[00:07:17] FF: Well, I always tell my friends when we’re laughing. I go, “I know my dad worked in New Orleans as a hawker out in front of the strip clubs, because I’m a pretty loud and always –”
[00:07:27] KM: Oh! I thought you were going to say because I like to go to strip clubs.
[00:07:30] FF: No! I always say, “Come on in, buy something.” So I figured that has something to do with my DNA.
[00:07:36] KM: Yeah, you are a salesman from day one. You got your degree from the University of Arkansas in business and you pledged –
[00:07:49] FF: I pledged Kappa Sig and had some great, great friends that they’re still around, and Jerry Jones and I were friends. I’ve been looking up to maintain that friendship and get to go on a lot of trips with him in NFL locker rooms and special places because of his kindness. So that’s been an extra treat. But I just have so many friends.
This guy here in town named Charlie Whiteside. He was from Fort Smith and I’m from Tamo and he said, “Buddy, what are you doing in school?” I had no idea. He said, “Well, the first thing we’re going to do is burn all your clothes, because my mother has sent me with a black and white shoes, a black and white belt and some really corny clothes.” So the fraternity burned all my clothes on my arrival and then they took me downtown and bought all new clothes.
[00:08:40] KM: What were you supposed to have? Blue jeans or something?
[00:08:41] FF: Oh, I don’t know. I think she went to Pfeiffer’s and thought she was dressing me up. I must have looked pretty funny, because they had a bonfire, and we’ve laughed about that ever since. Charlie went to work for Meryl Lynch and kind of took care of whatever money I made. So he’s been a great friend and he’s still here in Little Rock.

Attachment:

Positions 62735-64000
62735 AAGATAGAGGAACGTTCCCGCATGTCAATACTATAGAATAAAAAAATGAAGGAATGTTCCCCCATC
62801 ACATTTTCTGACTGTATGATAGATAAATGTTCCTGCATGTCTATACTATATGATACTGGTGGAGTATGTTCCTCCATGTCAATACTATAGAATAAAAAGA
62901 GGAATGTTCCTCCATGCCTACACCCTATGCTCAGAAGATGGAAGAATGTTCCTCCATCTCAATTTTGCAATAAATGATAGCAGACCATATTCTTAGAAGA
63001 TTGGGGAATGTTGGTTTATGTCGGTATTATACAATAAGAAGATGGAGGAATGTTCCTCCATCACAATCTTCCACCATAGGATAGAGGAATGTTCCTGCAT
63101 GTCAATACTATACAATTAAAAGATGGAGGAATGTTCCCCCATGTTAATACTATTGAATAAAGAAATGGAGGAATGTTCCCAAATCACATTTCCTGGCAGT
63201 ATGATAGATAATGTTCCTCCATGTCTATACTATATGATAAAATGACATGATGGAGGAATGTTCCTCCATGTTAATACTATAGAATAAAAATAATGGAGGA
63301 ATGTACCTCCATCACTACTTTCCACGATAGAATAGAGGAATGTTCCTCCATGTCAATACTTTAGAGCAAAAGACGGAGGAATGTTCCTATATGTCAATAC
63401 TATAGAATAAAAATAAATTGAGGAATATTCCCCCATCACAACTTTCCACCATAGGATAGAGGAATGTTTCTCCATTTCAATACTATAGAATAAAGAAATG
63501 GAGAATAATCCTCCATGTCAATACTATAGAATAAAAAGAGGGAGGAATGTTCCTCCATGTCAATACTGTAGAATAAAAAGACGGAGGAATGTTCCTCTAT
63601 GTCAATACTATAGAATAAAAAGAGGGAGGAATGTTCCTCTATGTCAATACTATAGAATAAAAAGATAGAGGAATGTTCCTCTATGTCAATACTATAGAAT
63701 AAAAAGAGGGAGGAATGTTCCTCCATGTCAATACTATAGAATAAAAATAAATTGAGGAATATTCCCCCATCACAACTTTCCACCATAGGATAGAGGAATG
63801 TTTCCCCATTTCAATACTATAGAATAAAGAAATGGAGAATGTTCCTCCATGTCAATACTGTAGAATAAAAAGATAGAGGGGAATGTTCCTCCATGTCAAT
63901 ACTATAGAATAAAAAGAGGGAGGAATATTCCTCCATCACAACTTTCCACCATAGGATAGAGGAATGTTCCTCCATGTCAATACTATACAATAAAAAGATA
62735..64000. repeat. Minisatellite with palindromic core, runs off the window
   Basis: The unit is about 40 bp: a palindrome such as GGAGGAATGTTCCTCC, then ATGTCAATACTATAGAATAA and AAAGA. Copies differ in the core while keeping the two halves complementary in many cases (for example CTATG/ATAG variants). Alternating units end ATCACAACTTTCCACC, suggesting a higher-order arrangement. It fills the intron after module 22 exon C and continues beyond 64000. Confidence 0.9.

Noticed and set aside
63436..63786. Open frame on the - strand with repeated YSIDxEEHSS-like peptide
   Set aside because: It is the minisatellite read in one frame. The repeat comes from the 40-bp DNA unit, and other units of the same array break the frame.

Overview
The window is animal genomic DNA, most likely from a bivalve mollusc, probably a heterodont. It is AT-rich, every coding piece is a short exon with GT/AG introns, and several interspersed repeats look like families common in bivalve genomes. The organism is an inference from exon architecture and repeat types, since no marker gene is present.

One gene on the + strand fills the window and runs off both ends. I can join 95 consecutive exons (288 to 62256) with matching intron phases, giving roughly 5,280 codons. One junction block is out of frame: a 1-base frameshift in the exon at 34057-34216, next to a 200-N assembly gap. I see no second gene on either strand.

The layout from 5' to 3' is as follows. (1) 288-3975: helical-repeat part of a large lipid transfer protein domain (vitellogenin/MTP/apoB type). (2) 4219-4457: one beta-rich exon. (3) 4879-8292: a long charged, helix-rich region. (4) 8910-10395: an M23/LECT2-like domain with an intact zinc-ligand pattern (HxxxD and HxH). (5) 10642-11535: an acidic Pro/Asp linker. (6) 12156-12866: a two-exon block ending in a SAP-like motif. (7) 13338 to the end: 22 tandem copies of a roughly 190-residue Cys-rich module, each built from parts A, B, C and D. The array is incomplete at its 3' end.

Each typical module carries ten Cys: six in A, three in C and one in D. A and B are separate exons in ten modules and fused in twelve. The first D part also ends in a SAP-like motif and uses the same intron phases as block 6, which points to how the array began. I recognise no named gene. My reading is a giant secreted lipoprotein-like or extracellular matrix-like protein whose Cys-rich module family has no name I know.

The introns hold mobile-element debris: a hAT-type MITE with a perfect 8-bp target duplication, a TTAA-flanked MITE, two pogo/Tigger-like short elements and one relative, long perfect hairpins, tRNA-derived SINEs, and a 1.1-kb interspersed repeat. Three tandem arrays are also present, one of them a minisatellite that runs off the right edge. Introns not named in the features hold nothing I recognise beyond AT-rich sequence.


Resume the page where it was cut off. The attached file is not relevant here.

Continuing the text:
[00:09:01] KM: That’s probably why you are so such great alumni to the University of Arkansas. I read a lot about how you really love the University of Arkansas and have done a lot to support them.
[00:09:12] FF: It’s one of the great things that happened to me and I got a chance a few years ago with Jerry. Jerry contributed a little money and I said – They said, the university people said, “Frank, what would you do different if you were going to school.” I went, “Well, I really didn’t learn anything about real business when I was there.” So we got together and started a class for students called SAKE, students acquiring knowledge through enterprise.
We’ve been doing it about, I don’t know, 8 or 9 years now. The SAKE class actually runs, gets credit and tons of people want to sign up for it and they run a business where they sell stuff on the internet, take credit cards, take returns. So they’re actually operating a profit for business and they’re able to get all the alumni names that most people couldn’t get. So they sell merchandize on the internet and learn how the accounting process, but mainly the marketing process. So I would have given anything to take a class like that.
[00:10:11] KM: You mean they actually have products that they sell in the class?
[00:10:14] FF: They actually have products. I sent the first class over to China, and we had moved from Taiwan over into China. We had our own factories in mainland China. I sent the first class with some chaperones, and then we took them to factories over there, and they have come back and talk to all the other classes, those kids that have gone on, graduated, and we just kind of opened our eyes to what could be made overseas. So then we developed products, and we have some domestic products too.
[00:10:45] KM: So you developed products with that class that are being made in China and then there’s –
[00:10:47] FF: With that class and then they sell through alumni.
[00:10:50] KM: Oh my gosh!
[00:10:51] FF: For instance, like the sidewalk has all the graduates on it. So they sell a picture of Old Main and then your name and script it on full in a beautiful four-inch frame. It’s one of their number one seller.
[00:11:05] KM: I guess so.
[00:11:06] FF: They custom make it for everyone that order from them.
[00:11:08] KM: Who’s idea was that?
[00:11:09] FF: Well, it’s just –
[00:11:10] KM: Yours?
[00:11:11] FF: A little bit. I do.
[00:11:13] KM: Oh! He’s grinning, if everybody can’t see. It’s your idea.
[00:11:16] FF: That’s been one of my real pleasure, is to help the school a little bit.